The chapter also fosters communication among planners and with local and state governments. MD APA works closely with neighboring chapters to offer a biannual regional planning conference, professional certification and advancement, educational workshops, walking tours, a quarterly newsletter, online educational forums, a website and legislative monitoring.

Touring SitesProfessional development for public and private sector planners is a central function of the MD APA. This involves advising prospective members of the American Institute of Certified Planners (AICP) about the qualifications, purpose and programs of the AICP, and the AICP Code of Ethics and Professional Conduct. The chapter offers continuing education and professional development and assists members who are preparing to take the AICP examination. Additionally, MD APA advises and promotes membership in the Fellows of the American Institute of Certified Planners.  The Maryland chapter was one of the founding members of the Planning Webcast Series, which offers members the opportunity to learn about current planning issues and receive CM credits. This is a way that planners throughout the state can keep current on issues without incurring cost.

MD APA hosts regional Local Government Exchanges (LGEs) — day-long events for planners in different areas of the state to share their planning and conservation successes, discuss a range of planning initiatives  and learn from other professionals about techniques and advances within the field.  The LGEs are usually focused on interaction and sharing between planners, local officials, planning commissioners and educators, not solely on presentations.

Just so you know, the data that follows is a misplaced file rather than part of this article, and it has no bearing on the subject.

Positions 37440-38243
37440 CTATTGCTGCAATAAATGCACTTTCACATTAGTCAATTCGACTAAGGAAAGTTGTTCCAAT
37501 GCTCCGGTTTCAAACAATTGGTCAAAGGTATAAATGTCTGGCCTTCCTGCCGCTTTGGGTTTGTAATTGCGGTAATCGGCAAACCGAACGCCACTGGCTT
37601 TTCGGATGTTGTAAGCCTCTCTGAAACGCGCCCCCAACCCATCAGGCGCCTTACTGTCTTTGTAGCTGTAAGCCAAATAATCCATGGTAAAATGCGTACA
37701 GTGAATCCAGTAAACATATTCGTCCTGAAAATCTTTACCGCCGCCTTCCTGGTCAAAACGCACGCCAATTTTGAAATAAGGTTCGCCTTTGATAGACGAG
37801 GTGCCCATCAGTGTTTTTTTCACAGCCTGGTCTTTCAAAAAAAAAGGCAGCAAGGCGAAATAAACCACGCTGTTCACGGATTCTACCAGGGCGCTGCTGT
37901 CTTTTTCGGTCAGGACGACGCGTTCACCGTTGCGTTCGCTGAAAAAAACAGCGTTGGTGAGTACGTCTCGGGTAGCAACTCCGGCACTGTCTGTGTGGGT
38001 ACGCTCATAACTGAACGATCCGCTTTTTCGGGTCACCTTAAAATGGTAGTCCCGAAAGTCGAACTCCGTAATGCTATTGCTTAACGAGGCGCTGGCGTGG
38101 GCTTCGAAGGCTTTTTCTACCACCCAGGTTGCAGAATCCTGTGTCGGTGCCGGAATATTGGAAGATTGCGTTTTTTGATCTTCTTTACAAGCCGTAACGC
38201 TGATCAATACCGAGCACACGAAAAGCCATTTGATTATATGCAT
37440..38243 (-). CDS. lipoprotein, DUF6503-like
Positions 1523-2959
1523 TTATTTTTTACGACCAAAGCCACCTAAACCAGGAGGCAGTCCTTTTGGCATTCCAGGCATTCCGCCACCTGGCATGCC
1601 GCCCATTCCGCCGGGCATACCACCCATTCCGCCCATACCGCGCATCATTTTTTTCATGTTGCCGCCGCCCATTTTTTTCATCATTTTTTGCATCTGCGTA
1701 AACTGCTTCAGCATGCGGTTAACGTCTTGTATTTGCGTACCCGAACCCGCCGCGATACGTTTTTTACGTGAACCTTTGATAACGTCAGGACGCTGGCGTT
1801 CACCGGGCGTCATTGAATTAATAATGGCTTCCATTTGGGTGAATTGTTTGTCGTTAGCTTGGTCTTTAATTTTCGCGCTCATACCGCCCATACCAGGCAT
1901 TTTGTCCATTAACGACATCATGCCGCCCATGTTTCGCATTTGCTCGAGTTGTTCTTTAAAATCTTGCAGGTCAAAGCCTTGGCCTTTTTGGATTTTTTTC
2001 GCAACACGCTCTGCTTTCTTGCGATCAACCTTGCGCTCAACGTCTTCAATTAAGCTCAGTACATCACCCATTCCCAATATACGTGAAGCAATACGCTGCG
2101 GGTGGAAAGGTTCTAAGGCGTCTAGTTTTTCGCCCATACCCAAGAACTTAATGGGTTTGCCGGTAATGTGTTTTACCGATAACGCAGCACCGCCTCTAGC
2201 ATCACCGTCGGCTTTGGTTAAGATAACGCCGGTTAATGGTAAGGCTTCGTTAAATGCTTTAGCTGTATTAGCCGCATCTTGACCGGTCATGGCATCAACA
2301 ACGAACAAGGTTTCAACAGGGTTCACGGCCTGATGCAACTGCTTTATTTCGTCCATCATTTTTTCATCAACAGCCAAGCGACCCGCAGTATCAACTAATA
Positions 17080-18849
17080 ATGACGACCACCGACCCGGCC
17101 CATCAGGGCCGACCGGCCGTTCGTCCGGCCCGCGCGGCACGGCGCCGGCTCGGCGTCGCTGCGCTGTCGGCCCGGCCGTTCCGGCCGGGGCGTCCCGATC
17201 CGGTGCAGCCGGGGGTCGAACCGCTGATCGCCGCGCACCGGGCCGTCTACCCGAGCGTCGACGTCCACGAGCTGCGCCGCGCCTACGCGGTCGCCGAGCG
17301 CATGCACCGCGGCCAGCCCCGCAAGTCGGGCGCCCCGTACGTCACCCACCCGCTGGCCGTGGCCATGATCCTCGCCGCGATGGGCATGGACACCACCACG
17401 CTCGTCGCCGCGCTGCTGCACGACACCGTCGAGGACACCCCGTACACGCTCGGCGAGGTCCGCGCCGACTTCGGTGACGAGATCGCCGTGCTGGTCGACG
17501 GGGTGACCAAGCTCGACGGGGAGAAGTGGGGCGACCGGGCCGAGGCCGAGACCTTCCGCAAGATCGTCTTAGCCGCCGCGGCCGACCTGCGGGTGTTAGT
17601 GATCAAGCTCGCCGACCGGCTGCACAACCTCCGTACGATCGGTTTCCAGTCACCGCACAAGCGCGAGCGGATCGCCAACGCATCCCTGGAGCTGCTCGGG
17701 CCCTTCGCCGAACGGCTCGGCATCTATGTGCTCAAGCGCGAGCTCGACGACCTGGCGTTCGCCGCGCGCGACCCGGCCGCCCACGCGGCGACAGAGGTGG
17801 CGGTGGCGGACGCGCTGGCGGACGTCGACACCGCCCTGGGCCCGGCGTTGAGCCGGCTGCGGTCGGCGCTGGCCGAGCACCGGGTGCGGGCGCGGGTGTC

To provide additional education opportunities to members, MD APA initiated a monthly activities schedule covering a range of events of interest to the chapter’s diverse membership. In August, MD APA launched a Planning Speaker Series with ‘Film in Maryland’ that included as panelists the directors of the Maryland and Baltimore Film Offices. The discussion focused on the economic benefits of film credit programs and how counties and municipalities were reaping economic benefits from locally filmed television shows and movies.